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Reactive or Proactive? Age Differences in the Use of Affective Regulation Strategies

Abstract : We examined age-related differences in the reactive and proactive use of affect regulation strategies. We collected data from 209 participants 13– 80 years of age, using an experience sampling method. The most interesting finding was that, as hypothesized, compared with those under 20, adults 20 and over used the 2 strategies we focused on (i.e., problem solving and positive reappraisal) more intensely and in a reactive manner. By contrast, from the age of about 55 upward, adults were characterized by a more intensely proactive use of these strategies. Results are discussed in the light of age differences in motivation.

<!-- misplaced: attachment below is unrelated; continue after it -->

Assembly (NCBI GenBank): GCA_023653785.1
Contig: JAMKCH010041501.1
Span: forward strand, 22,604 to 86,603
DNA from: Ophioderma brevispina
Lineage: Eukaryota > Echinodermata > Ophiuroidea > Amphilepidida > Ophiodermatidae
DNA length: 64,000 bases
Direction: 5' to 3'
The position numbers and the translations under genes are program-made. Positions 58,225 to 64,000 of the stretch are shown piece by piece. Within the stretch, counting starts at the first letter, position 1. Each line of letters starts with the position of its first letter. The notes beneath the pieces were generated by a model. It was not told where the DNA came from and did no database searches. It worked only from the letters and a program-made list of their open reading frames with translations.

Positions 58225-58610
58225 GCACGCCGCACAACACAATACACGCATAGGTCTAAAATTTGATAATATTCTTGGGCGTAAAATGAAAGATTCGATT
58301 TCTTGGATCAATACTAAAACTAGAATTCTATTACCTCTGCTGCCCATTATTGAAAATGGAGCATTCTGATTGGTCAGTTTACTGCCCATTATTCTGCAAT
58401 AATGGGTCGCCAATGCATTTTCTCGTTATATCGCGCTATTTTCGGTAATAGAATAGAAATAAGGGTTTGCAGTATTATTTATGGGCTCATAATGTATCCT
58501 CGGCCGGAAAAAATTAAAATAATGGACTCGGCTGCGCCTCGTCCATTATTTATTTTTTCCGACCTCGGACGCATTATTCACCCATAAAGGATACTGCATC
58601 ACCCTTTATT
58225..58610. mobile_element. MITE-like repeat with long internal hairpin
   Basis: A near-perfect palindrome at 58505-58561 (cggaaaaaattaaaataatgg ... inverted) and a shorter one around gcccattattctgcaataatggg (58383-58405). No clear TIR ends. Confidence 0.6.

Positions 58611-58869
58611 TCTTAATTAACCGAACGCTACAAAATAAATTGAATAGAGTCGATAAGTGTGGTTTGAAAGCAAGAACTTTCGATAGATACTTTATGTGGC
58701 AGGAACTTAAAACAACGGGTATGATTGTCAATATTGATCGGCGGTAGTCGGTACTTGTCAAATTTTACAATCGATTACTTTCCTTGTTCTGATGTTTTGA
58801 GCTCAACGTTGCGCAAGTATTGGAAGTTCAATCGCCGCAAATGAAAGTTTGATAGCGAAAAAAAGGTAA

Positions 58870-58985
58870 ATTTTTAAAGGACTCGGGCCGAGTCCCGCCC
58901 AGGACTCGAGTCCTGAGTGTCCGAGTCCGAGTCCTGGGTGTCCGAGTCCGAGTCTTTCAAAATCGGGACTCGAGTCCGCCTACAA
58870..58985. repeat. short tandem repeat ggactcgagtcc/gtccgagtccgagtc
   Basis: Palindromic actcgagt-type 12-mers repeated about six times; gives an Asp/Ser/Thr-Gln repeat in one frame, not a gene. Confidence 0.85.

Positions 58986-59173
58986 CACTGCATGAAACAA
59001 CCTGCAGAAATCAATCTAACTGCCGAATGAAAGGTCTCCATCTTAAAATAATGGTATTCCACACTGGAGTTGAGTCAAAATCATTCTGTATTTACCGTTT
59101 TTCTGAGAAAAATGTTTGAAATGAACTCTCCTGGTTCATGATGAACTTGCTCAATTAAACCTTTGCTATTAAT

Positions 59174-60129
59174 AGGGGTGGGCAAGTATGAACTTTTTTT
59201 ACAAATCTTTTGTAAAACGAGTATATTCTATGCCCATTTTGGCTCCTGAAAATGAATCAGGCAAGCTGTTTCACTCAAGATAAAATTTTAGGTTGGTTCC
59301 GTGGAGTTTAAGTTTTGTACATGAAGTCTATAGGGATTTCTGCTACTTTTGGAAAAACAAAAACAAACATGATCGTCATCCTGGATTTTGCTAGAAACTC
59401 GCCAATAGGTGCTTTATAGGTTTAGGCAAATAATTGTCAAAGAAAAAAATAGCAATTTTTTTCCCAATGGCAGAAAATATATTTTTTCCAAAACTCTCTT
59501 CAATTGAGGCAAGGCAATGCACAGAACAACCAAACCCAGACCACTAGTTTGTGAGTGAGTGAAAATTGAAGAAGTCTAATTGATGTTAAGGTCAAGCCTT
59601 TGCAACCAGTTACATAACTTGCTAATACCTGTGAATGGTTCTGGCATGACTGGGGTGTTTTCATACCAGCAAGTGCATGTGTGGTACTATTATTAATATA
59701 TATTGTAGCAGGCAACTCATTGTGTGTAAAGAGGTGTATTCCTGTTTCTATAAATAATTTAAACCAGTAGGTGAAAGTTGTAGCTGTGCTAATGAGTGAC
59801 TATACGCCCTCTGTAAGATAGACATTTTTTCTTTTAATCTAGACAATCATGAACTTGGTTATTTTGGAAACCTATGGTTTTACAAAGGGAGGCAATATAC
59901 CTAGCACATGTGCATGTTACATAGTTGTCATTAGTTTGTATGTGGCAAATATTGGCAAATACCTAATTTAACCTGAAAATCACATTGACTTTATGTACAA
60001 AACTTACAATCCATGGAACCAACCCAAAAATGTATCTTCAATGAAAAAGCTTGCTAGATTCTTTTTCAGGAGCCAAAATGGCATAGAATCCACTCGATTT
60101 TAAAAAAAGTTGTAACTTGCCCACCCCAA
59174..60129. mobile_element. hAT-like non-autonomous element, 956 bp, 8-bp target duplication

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https://hal.archives-ouvertes.fr/hal-01772239
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Sarah Le Vigouroux, Jean-Baptiste Pavani, Bruno Dauvier, Jean-Luc Kop, Anne Congard. Reactive or Proactive? Age Differences in the Use of Affective Regulation Strategies. Psychology and Aging, American Psychological Association, 2017, 32 (7), pp.621-627. ⟨10.1037/pag0000197⟩. ⟨hal-01772239⟩

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